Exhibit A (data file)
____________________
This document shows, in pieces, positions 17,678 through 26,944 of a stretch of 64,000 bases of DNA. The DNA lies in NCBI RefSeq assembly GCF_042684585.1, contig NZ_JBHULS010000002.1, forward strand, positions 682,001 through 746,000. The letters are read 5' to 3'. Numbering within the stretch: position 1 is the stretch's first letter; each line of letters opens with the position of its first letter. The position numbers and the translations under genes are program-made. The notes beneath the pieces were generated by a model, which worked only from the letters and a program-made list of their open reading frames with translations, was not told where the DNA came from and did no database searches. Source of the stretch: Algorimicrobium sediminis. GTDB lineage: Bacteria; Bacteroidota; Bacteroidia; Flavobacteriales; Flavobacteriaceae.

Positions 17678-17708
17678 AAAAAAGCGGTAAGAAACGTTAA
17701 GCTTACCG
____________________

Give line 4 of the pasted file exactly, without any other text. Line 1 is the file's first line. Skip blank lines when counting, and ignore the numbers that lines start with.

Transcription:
17701 GCTTACCG